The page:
Mātauranga | Education
This is a Māori word for education. The idea of this page is to impart some knowledge, wisdom and understanding to the reader, so we all grow together. As I learn, I will share useful information on this page, to help you learn too. The knowledge gained will help us as individual people spread the healthy homes message and ultimately help the health of Aotearoa and the whole planet.
Which Wall Works?
A study in the price of wall framing construction
Negative, Positive, Neither?
A live study of specific ventilation systems.
My passion is creating happy, warm, dry, well ventilated, resilient, healthy homes for all people to live in. I’m working on a multi-year renovation of 3 St Albans townhouses. This has slowed down due to interest rate increases and the time taken to obtain the Code of Compliance Certificate for work already completed. (I have CCC now!) I have convinced myself well and truly now that ventilation cannot be competently controlled by just opening windows. Without very good ventilation, no home can be called a healthyhome.
The next stage is to upgrade the ventilation from being intermittent negative pressure (bathroom fans & range hood) to continuous mechanical ventilation with heat recovery.In the meantime, I thought I could conduct an experiment with a continuous negative pressure system.
What's the potential pathway?
A study in the risk of excessive internal moisture in SIP panel homes
HOW MUCH WILL IT COST?
A STUDY IN THERMAL ENVELOPE PERFORMANCE
When you’re building your dream home, wouldn’t it be super to know that the wall and roof options you chose were the most energy efficient and cost effective for your home?
We’re working on a project where the client asked us to model different wall and window combinations to see which was the most thermally efficient and price competitive for their particular situation. They are based in the lower North Island, in what is Climate Zone 3, under the 2021 H1 amendments.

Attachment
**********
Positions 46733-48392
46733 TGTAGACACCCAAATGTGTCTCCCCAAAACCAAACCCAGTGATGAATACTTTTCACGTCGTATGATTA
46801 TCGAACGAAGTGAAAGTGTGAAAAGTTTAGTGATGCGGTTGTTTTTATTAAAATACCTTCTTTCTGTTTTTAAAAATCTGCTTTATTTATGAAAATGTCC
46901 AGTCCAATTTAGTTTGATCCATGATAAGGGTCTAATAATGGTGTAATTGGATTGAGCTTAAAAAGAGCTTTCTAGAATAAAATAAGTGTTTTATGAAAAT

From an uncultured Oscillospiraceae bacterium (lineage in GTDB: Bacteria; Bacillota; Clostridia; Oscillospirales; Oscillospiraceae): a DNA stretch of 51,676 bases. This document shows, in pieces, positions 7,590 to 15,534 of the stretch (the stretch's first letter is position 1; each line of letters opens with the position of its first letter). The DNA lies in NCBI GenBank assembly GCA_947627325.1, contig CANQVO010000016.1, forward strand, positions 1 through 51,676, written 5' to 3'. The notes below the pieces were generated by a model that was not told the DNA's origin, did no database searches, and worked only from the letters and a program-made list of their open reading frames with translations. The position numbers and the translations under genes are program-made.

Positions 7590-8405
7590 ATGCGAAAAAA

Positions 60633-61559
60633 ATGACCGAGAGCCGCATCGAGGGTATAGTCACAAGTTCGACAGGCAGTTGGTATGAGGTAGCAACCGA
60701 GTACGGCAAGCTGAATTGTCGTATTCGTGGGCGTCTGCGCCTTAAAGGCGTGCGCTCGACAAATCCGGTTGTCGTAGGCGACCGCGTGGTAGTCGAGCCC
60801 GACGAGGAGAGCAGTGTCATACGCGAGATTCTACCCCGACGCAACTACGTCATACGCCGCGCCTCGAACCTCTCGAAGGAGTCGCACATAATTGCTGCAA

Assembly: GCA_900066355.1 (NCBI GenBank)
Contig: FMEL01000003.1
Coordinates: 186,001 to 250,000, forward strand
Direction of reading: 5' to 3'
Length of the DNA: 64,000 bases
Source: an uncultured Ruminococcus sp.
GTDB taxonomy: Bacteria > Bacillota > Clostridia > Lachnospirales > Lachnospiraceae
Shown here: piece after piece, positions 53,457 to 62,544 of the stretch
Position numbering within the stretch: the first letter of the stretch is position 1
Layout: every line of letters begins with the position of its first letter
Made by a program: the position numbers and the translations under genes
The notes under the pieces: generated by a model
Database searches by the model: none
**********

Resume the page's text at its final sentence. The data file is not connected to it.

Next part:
Four different thermal envelope combinations were modelled against three different window systems and while that was happening, a local builder & quantity surveyor priced ballpark square metre construction rates for each thermal envelope option.
The options chosen were:
Light timber framing – The Superhome Movement’s Superwall (or what MBIE calls a warm wall), consisting of 140mm framing and a 45mm service cavity.
Outsilation – Rigid insulation on the outside like they do in Europe and a warm roof.
SIP Panels – A New Zealand manufactured panel with an expanded polystyrene (EPS) core.
Hybrid – SIP Panels walls combined with a warm roof. (Full construction breakdowns are provided below)
Each thermal envelope was paired with three different New Zealand made window systems.
• A New Zealand wide supplier of aluminium joinery using a “code minimum” thermally broken system.
• A North Island supplier of aluminium joinery that has slightly better performance characteristics.
• A South Island supplier of aluminium joinery, that is being used in passive house construction.
The results were benchmarked against the 2007 H1 Requirements, the 2021 H1 Requirements and the Superhome Movement’s BASE, BETTER, BEST voluntary guidance from their Healthy Home Design Guide.
The outcome is shown in the table below for the heating demand of this particular property.
We found the results very interesting, as on a kWh/(m2a) basis, the thermal envelope systems all look very similar. But remember this needs to be multiplied out for the size of the home. The other factor is that some systems are easier to make airtight than others and go up quicker.
As can be seen from the table above and was noted by the person who provided the prices, it’s the windows specification that provides the biggest bang for buck. Something some of us have been banging on about for quite a while https://www.abodemagazine.co.nz/home/2021/9/3/windows-for-warmth?rq=window, you can now look through for yourselves!
By using the best performing window system your budget can afford, you can clearly see that it is possible to drop your heating demand to nearly a half of that when sitting inside a standard shiny silver shocker!
Further, look at how much better financially you fare, when your power bill comes in, compared with the worst house than can legally be built. (Code Minimum 2021)
So there you have it, facts and figures, not sugar coated, but perhaps wrapped up in some fluffy, or not so fluffy stuff, as the (ply rigid air barrier /bracing layer) case may be.
I have my clear favourite peering through the pinus radiata monoculture, do you?
What is the carbon footprint of each option? That might be the subject of a future article.
In cooperation with
The Webster family
Plan B Architecture
Alan Craig Design
Relationship Between Relative Humidity and Temperature
What is Condensation?
Housing In New Zealand (1946)
Housing In New Zealand (1946)